Poet: Rachel Eliza Griffiths

S by Rachel Eliza Griffiths

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Another author-made videopoem recently published by Voluble, this time from the enormously talented poet and photographer Rachel Eliza Griffiths. Click through to listen to her artist’s statement, where she explains that “‘S’ is the first piece in a trilogy of videos that engage Audre Lorde’s poem The Black Unicorn.” Her discussion of the relationship between audio and video, hearing and seeing in her creation of the video is absolutely fascinating.

This concludes this week’s focus on videopoems or poetry films made solely by the poet her- or himself. Over the years I’ve shared many such videos, and Matt Mullins put together an annotated gallery of Ten Notable Single-Author Videopoems to showcase some of the best. There are many more examples of films that emerge from active collaborations between the poet and the filmmaker. I hadn’t planned this as a promotion for the Rabbit Heart Poetry Film Festival, which alone among poetry film and videopoetry festivals requires the poet to have been directly involved in making the video, but I’d be remiss if I didn’t point out that their deadline for submissions is coming up on July 1. (Which happens also to to be the deadline for the 2016 ZEBRA Poetry Film Festival.)

Mule & Pear: two videopoems by Rachel Eliza Griffiths

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Rachel Eliza Griffiths has made poetry book trailer-style videopoems for a couple of other poets, but this one from 2011 was for her own collection, and Roxane Gay, writing at HTML Giant, was impressed:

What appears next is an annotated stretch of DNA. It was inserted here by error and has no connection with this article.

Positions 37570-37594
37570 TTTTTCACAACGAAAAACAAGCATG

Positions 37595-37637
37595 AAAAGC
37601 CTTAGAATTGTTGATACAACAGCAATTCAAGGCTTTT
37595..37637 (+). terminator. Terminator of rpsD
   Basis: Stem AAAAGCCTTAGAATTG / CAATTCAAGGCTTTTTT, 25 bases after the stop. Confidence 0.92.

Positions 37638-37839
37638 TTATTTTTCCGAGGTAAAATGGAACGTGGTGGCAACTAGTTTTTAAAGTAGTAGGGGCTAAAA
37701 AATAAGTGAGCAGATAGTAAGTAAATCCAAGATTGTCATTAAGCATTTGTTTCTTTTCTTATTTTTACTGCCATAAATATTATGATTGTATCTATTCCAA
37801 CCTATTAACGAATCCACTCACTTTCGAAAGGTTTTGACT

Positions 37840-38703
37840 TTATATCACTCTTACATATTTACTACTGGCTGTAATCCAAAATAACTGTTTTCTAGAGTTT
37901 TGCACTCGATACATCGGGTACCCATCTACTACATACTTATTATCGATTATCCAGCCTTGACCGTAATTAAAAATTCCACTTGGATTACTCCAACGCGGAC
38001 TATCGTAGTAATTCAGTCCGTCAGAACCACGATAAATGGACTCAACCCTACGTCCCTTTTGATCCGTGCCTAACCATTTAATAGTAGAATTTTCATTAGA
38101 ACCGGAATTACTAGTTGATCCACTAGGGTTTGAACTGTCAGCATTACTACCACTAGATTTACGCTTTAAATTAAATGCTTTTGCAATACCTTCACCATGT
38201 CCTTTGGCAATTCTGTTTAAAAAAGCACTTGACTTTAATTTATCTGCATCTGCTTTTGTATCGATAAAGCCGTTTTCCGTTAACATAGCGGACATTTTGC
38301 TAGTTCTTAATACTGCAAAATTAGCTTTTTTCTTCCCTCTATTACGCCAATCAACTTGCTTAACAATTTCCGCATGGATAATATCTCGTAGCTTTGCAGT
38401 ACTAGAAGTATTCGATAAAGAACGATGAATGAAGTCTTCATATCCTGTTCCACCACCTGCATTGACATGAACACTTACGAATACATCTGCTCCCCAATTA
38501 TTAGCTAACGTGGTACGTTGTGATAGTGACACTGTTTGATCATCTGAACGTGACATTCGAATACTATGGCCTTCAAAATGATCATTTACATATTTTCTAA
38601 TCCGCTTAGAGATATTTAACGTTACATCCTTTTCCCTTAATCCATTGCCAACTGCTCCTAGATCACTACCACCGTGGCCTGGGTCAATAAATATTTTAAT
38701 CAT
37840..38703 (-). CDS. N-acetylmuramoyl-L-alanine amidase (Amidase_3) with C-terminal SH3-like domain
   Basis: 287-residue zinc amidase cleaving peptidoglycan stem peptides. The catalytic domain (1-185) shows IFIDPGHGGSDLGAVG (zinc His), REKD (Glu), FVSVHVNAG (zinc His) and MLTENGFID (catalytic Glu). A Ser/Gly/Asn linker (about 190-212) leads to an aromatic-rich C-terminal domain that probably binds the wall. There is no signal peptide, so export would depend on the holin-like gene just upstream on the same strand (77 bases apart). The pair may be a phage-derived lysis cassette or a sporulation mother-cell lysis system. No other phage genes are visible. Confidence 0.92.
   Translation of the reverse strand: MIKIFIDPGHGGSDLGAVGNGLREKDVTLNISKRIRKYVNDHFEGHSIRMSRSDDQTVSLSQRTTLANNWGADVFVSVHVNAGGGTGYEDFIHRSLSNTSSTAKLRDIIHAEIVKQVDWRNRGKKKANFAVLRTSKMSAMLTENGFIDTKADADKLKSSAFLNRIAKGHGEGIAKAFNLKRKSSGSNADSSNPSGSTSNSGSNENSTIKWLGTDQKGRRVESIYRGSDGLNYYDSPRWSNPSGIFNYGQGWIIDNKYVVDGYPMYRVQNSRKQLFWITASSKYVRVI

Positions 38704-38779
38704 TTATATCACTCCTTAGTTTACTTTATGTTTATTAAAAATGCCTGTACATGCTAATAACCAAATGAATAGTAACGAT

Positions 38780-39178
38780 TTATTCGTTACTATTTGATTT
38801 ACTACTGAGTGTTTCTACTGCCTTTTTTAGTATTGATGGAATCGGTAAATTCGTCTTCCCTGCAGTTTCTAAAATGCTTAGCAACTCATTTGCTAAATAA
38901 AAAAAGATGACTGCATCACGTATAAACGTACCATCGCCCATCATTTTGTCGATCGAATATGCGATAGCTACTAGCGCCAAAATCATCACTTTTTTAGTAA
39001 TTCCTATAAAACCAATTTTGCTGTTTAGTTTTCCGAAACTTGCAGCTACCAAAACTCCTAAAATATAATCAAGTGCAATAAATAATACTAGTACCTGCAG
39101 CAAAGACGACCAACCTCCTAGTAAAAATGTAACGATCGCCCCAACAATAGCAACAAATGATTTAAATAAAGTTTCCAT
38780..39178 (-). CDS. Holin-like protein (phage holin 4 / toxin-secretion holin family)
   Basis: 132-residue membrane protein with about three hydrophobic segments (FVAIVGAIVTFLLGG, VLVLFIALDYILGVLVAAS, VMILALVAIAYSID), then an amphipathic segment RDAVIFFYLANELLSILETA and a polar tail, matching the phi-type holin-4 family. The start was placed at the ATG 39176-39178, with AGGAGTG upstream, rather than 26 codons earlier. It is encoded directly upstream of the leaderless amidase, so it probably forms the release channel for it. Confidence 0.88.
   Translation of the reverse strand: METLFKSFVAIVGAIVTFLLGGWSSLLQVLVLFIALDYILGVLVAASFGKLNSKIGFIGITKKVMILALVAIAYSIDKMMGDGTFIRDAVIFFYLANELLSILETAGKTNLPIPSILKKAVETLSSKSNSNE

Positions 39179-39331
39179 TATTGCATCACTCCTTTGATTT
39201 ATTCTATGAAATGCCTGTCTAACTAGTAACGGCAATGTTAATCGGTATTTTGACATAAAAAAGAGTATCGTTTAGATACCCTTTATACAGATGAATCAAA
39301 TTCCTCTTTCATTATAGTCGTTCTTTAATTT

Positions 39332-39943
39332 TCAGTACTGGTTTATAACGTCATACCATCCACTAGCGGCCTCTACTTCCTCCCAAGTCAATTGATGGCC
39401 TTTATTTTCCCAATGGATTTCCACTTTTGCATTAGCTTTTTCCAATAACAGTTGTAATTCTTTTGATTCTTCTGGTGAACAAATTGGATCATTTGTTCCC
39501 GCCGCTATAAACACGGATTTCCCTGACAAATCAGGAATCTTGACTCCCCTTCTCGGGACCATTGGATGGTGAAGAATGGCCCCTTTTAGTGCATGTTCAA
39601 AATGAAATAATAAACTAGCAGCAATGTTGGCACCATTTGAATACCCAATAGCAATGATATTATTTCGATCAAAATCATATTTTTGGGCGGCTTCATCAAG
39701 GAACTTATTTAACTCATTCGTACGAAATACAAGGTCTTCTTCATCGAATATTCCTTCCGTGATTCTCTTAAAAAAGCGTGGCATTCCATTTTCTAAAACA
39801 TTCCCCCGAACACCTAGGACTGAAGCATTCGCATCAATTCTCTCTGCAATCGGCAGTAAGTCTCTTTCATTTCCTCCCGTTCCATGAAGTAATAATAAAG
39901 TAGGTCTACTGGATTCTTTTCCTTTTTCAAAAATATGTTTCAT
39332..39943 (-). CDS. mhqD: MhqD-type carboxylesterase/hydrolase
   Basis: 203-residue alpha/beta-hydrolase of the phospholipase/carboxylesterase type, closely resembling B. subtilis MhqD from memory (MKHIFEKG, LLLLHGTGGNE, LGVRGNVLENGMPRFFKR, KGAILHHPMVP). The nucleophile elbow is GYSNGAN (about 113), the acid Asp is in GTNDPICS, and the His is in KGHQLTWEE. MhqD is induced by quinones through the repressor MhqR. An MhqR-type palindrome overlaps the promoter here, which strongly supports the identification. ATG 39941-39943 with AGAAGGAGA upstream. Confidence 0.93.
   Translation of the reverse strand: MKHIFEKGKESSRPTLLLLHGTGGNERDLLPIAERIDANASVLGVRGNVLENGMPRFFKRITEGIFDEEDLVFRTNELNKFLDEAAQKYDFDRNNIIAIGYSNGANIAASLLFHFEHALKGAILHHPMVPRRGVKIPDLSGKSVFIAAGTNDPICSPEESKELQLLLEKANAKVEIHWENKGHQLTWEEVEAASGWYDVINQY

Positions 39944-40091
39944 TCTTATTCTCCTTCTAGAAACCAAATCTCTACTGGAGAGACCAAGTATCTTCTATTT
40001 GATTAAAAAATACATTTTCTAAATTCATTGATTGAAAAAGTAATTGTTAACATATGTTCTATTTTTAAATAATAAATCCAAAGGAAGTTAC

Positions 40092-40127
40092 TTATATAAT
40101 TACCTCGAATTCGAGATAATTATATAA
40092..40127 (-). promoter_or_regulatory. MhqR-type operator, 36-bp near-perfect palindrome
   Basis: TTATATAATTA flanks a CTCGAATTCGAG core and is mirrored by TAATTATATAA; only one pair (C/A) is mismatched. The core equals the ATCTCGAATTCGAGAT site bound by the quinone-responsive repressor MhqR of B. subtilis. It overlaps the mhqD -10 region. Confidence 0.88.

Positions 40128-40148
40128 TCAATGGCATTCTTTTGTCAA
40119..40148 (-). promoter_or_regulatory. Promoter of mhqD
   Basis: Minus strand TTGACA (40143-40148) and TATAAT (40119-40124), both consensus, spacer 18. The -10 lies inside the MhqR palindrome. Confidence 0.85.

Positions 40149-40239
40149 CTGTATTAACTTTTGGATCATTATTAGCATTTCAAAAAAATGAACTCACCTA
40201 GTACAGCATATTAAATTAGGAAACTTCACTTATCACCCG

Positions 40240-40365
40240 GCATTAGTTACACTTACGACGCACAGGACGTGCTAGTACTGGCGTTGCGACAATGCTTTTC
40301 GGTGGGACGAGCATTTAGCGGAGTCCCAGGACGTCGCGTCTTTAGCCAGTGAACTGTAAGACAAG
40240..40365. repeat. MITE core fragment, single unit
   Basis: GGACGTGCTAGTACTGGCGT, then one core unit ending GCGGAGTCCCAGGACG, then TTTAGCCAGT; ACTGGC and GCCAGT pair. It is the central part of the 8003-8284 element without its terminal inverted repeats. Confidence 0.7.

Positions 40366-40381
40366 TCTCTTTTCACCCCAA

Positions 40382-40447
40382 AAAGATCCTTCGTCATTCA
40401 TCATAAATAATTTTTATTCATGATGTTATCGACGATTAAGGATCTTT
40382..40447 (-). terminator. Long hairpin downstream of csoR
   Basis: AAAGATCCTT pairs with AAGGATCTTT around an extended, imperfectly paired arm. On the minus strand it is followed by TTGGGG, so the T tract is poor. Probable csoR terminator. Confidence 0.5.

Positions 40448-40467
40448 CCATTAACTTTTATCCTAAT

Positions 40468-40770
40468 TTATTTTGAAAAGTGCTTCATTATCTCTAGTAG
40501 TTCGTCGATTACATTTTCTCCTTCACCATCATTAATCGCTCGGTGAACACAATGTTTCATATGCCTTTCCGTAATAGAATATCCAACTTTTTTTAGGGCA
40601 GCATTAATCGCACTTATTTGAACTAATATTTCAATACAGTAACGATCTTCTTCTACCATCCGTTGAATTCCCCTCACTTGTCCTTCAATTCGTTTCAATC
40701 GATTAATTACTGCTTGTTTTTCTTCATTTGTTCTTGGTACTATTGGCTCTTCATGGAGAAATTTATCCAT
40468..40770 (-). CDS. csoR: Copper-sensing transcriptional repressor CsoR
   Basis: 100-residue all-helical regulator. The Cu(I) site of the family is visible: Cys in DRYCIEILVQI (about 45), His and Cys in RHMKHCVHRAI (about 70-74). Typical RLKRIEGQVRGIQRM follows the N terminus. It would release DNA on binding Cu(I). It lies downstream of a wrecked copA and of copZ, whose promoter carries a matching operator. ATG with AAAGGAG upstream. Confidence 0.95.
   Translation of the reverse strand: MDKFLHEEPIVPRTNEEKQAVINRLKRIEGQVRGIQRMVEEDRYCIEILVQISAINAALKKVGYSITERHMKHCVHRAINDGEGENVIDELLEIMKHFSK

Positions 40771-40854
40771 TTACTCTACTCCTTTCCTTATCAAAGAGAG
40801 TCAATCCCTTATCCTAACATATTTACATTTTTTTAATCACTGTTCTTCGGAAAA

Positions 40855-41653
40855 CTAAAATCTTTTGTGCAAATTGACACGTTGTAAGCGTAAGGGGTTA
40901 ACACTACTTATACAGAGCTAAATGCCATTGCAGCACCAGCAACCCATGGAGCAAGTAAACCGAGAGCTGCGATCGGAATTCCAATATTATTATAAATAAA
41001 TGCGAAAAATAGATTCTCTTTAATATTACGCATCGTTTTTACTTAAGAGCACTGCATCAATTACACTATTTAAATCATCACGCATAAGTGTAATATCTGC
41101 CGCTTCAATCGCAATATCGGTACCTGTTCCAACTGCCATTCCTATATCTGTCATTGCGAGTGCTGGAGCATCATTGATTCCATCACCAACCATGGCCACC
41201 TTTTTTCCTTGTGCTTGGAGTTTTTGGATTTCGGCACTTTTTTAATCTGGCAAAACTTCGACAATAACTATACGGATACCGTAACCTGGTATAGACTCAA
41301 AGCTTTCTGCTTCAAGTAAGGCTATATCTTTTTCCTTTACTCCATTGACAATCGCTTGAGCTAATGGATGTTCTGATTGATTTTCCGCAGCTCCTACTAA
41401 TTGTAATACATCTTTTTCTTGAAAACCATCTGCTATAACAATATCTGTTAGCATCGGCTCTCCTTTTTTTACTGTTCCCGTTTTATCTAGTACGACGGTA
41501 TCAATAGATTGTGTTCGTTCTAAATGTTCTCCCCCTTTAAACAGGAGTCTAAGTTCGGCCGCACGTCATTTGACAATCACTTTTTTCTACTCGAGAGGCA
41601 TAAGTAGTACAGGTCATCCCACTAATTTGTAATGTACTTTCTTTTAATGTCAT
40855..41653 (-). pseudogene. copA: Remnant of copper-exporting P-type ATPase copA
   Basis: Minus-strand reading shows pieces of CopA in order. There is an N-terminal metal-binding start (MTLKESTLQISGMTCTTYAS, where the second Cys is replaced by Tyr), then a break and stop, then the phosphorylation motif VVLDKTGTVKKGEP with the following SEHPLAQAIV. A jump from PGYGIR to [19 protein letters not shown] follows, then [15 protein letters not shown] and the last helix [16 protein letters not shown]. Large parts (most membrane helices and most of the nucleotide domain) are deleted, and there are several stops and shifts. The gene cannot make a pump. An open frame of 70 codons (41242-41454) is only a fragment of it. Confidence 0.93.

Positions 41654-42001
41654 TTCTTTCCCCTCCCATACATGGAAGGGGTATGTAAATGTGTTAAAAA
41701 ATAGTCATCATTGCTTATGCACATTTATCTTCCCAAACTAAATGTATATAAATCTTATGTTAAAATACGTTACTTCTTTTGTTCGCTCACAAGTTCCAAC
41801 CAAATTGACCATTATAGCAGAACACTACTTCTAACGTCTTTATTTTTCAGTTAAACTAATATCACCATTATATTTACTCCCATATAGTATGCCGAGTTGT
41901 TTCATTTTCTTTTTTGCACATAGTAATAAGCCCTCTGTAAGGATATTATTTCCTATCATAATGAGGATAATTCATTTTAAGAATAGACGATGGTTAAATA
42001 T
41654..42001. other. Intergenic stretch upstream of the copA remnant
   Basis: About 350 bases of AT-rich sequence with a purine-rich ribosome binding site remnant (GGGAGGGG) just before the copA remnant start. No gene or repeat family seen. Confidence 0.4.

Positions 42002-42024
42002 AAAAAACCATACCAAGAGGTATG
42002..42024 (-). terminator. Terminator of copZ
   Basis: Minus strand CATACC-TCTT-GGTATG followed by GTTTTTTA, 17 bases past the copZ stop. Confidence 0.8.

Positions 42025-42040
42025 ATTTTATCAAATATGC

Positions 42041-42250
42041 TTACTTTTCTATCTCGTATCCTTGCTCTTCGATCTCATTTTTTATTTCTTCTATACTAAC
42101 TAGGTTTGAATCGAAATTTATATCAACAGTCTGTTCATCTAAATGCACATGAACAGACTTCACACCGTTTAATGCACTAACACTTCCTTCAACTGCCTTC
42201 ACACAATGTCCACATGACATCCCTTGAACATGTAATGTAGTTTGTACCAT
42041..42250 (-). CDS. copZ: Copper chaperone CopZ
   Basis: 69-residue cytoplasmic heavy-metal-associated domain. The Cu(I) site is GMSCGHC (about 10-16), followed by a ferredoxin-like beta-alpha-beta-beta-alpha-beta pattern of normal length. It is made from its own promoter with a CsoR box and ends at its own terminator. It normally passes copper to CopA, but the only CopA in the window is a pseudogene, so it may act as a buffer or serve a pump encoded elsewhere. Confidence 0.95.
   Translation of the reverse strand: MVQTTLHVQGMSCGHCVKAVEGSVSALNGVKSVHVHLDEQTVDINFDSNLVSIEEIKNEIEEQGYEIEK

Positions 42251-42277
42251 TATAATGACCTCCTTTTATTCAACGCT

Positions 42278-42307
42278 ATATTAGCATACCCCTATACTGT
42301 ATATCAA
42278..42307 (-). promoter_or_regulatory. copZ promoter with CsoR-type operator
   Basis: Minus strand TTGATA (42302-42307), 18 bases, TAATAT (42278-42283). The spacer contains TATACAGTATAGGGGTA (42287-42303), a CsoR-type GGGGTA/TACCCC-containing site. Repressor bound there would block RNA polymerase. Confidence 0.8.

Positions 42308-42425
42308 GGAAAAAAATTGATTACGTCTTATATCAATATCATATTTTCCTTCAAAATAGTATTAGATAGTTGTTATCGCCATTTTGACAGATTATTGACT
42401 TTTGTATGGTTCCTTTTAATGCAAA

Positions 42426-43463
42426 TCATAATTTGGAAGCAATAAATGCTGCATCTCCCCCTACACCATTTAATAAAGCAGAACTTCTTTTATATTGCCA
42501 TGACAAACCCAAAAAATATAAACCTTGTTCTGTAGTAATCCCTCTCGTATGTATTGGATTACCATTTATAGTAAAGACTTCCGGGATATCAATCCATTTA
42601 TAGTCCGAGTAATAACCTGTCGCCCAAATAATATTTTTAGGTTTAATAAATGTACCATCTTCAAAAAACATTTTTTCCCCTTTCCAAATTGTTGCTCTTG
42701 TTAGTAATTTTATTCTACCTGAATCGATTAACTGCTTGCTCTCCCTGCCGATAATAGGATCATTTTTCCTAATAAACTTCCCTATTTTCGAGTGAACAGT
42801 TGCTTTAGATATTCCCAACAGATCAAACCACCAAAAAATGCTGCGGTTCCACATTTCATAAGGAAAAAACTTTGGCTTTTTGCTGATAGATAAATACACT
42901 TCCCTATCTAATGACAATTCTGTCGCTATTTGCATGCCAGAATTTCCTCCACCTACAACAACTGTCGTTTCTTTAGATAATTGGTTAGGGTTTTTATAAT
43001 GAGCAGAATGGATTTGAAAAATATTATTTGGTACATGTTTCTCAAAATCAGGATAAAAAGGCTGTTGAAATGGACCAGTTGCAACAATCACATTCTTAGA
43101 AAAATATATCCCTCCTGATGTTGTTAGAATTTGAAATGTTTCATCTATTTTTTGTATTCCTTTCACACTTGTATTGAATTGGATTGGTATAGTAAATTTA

Mule & Pear is a new book of poetry by Rachel Eliza Griffiths and has a book trailer I really love which is saying something because I do not care for book trailers.

This Dust Road: Self Portrait is an excerpt from the final poem in Mule & Pear. According to the publisher’s description,

These poems speak to us with voices borrowed from the pages of novels of Alice Walker, Jean Toomer, and Toni Morrison—voices that still have more to say, things to discuss. Each struggles beneath a yoke of dreaming, loving, and suffering. These characters converse not just with the reader but also with each other, talking amongst themselves, offering up their secrets and hard-won words of wisdom, an everlasting conversation through which these poems voice a shared human experience.

Woman Without Umbrella: poetry by Victoria Redel

This is a fascinating experiment: a poetry book trailer of sorts that’s also a collage videopoem by another poet, Rachel Eliza Griffiths. Here’s the description from Vimeo:

A visual poem based upon the poetry collection of the same title, “Woman Without Umbrella”, by Victoria Redel. Published by Four Way Books, 2012. The visual poem incorporates various spoken lines gathered from the poet’s collection and employs associative thematic imagery inspired by Redel’s work.

Directed/Edited by Rachel Eliza Griffiths
Associate Producer: Joseph A.W. Quintela
Make-Up Artist: Cassi Renee
Narrator: Gabriel Don

Visit
rachelelizagriffiths.com
victoriaredel.com
fourwaybooks.com

Kudos to Redel and Four Way Books for giving permission for such an innovative remix.